Courage in These Troubling Times
"Courage is the first of human qualities, because it is the quality that enables all the others." Aristotle
Professor Emiritus, and our lead stock analyst, Dr. Tom Howard, recently published a new essay on the good things that might happen to us when we invest in stocks that pay dividends. The benefits are tremendous, especially if we want to provide ourselves a retirement income.
CLICK HERE to read the research paper.
This research shows that the stock prices are bouncy but that the dividends are not. In fact, the dividends can potentially grow at a brisk pace. Dividends have grown faster than inflation has grown.
If we could buy a portfolio of stocks that pay a dividend that is large enough to provide us an income, the research shows that our income is likely to grow fast enough so that we can keep up with inflation and not lose our purchasing power.
So let's all put all of our money in dividend paying stocks, why don't we? Several reasons.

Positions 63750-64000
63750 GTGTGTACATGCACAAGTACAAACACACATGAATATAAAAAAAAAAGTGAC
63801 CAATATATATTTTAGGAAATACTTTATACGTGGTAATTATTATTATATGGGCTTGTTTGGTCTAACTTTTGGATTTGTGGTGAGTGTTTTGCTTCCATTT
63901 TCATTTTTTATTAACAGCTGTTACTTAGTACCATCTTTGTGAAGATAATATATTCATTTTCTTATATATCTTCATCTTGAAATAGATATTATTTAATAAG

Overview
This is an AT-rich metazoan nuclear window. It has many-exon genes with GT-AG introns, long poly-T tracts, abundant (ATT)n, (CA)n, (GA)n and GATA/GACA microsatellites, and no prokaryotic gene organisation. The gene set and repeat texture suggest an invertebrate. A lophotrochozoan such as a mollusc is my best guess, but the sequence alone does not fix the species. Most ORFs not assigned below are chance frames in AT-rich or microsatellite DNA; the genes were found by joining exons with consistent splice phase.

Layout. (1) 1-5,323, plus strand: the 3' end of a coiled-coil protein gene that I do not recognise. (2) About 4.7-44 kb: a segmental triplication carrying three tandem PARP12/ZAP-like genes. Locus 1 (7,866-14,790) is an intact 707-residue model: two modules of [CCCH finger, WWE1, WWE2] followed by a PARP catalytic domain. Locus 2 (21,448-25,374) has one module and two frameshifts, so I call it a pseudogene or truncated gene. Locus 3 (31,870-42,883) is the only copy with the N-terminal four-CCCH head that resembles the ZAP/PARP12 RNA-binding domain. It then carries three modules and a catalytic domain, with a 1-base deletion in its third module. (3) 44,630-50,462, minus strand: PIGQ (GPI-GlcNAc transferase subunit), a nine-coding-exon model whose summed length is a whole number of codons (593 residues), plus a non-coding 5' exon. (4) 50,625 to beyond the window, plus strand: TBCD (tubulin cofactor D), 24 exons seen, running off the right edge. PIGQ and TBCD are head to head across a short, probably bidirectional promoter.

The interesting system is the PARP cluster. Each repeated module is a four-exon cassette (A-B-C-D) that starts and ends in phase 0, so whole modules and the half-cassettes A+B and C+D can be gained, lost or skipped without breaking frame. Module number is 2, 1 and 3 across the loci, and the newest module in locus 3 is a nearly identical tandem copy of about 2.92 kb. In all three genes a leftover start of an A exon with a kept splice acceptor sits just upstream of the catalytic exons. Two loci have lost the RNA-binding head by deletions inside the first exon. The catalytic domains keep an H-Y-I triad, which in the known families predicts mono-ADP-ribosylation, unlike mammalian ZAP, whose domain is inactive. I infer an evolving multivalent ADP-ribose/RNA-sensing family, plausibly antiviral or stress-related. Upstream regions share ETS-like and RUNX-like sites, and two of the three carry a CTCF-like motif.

First, stock prices are bouncy. We've got to have courage to weather the storms when prices decline over short periods of time. This is extremely hard to do, but even the Great Recession of 2008 ended four years later with prices at all time highs. So price declines are temporary while the dividend growth and price growth can be substantial.
Another reason we don't put all our money in dividend stocks is because a company that declares a dividend could stop paying that dividend. The research shows that this happens only 4% of the time. (10) You can minimize this small chance of failure with diversification, or buying lots of dividend paying stocks.
Finally, recency bias is a major reason why we don't make good decisions. The recent stock market decline of 2008 caused both prices and dividends to decline. The research shows that a person who retired at the worst possible time, right before the crash, and depended upon these dividend paying stocks for income, would have seen their income decline perhaps 25%. Professor Howard's answer is to put money into cash and spend it down instead of selling the stocks to provide the income. As simple as it sounds, he shows that keeping only 6 months of income needs in cash provides plenty of security, even during the Great Recession of 2008. (10)
Take courage! As your wealth managers talk to you about investing money in the stock market in these troubling times, they are keeping your long-term interests at heart. This research gives us confidence that dividend paying stocks may be a good solution for the long journey.